Preventing Dormitory Fires

Expert-Provided Tips to Reduce Fire Hazards

Prevent fire hazards in college dorms.

Prevent fire hazards in college dorms.

 

KONICA MINOLTA DIGITAL CAMERA

House Fire

House Fire

Electrical Fuse Panel

Electrical Fuse Panel

chez panisse fire caused by electrical short circut fault.

chez panisse fire caused by electrical short circut fault.

three wire dryer circuit, electrical dryer fire

three wire dryer circuit, electrical dryer fire

burned light fixture

light fixture burning wires

bad knob and tube wiring in the attic is typica

bad knob and tube wiring in the attic is typical

typical knob and tube wiring we see in crawl spaces

typical knob and tube wiring we see in crawl spaces.

Water pipe gas pipe grounding,

Water pipe and gas pipe bonding, grounding system

grounding system, ground rod clamp

ground acorn clamp for ground rods, proper clamp

Water main ground clamp

Water main bond

house fire in new york due to electrical violations.

house fire in new york due to electrical violations.

Every month needs to be Fire Safety Month.  According to the Center for Campus Fire Safety, since 1998 there have been over 16,000 college dormitory fires, and nearly 80 percent of college fire fatalities happen off dormitory/Greek houses. Students fill up older buildings near campus without sprinklers, and filled with knob and tube/ Edison based fuse panels, and dangerous old Federal Pacific Stab Lok and Sylvania Zinsco electrical systems.  Alcohol over use can also cause
many fires.

Local electrician, Geoff Williams said, “Many dormitories use not only multiple computers plugged into extension cords and over loaded outlet strips, kitchen appliance high draw items like: refrigerator and microwave, coffee pots, but also fire causing electrical space heaters, and zip cord extension wires run under carpets, and illegal work done by house maintenance workers to save money rather than hiring electricians with experience!”

Fire caused carbon monoxide is the leading cause of accidental poisoning deaths in on or off campus, claiming 400 lives and sending another 20,000 to the emergency room each year (The Center for Disease Control and Prevention).

The number of fires in campus housing—dormitory, fraternity and sorority homes, has risen from 1,800 fires in 1998 to 3,300 in 2005, and over 16,000 dorm fires since 1998!  These fires have caused many annual deaths and injuries, and many associated law suits from distraught parents and relatives!

According to the National Fire Protection Association, the vast majority of the fatalities occurred in student bedrooms.  Fires usually happen during the evenings and on weekends when students are in their bedrooms.

“There are many common factors in fire deaths. Cigarettes or candles left burning, electrical space heaters that pull tremendous load on knob and tube AWG 14g asbestos lined circuits that are likely too small and or overloaded to begin with. Knob and tube is 85% asbestos infused wire on the insulated portion of the wire.”

Williams said, “There are many common factors in fire deaths.  Cigarettes or candles left burning, electrical space heaters that pull tremendous load on knob and tube AWG 14g asbestos lined circuits that are likely too small and or overloaded to begin with. Knob and tube is 85% asbestos infused wire on the insulated portion of the wire.”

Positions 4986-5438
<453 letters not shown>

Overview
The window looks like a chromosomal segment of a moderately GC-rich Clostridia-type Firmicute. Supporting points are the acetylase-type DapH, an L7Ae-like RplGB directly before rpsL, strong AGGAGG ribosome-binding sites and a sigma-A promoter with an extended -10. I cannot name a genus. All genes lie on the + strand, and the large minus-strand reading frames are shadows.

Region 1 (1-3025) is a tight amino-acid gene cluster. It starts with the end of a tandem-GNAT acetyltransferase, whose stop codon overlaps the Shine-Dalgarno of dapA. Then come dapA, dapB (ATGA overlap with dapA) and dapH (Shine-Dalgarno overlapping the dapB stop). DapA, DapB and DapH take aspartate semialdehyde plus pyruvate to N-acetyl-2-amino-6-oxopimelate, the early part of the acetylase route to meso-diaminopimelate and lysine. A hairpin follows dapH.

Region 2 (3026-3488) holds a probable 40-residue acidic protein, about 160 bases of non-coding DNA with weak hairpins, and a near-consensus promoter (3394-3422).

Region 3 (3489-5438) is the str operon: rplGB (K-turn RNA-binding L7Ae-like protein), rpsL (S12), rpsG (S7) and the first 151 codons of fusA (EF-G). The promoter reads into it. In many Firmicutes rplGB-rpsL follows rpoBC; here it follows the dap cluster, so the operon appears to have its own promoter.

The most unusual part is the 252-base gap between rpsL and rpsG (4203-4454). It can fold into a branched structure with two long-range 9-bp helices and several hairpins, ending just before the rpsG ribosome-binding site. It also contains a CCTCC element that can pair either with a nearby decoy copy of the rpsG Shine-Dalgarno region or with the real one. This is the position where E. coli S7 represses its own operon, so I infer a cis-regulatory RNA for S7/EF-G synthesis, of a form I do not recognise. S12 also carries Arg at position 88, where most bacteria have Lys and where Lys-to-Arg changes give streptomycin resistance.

“Space heaters are commonly used, cords run under carpets, halogen lights plugged into knob and tube outlets with no grounds, too much computer draw on knob and tube outlets, heavy use of hair blow dryers, hair curling and clothes irons and other large load devices without dedicated circuits run off old knob and tube lines, overloaded electrical outlets, extension cords and power strips plugged into other power strips, leaving too many loads with too little molecular transport area for the current to drive through! We are also seeing marijuana growing lights used in a few dorm houses, which are very fire prone. Wires are just like water pipes. If the pressure is too great, the pipe bursts.”

 

Helpful Daily Practice Prevents Fire Hazards

1.  Have an Evacuation Plan & Drill It for All House Members

Co2 and Smoke alarms must not be disabled, and there should also be a combination co2/smoke/carbon dioxide alarm as well in every room and hallway separated by doors.  House mothers/fathers should delegate battery changes, on a calendar, and only allow cooking in kitchens, and watch open fires.

2. Use Caution with Christmas Lights

Don’t use Christmas lights with zip cord wiring, especially outside in the rain, or more than a small length, and don’t plug the lights into each other as extensions!

3.  Don’t Smoke in Bedroom

Don’t allow smoking in bedrooms. Williams recommends all house members have fire extinguishers in all rooms.  The Tundra, a fire extinguisher spray that costs less than $20 and is great for every room.  These allow members to put out some quickly started fires themselves.

Geoff said, “We have worked on two Cal houses, Alpha Phi, and Chi Omega. “I have replaced every dangerous panel, outlet, light switch, connection, and light fixture at these houses to the future stars of America, and now they are far safer. I have installed new grounding systems, making them far safer, and less fire prone. I found many burned wires, and bad/loose connectors, burned and unsafe outlets, bad panels, no grounding, in each of these famous houses.”

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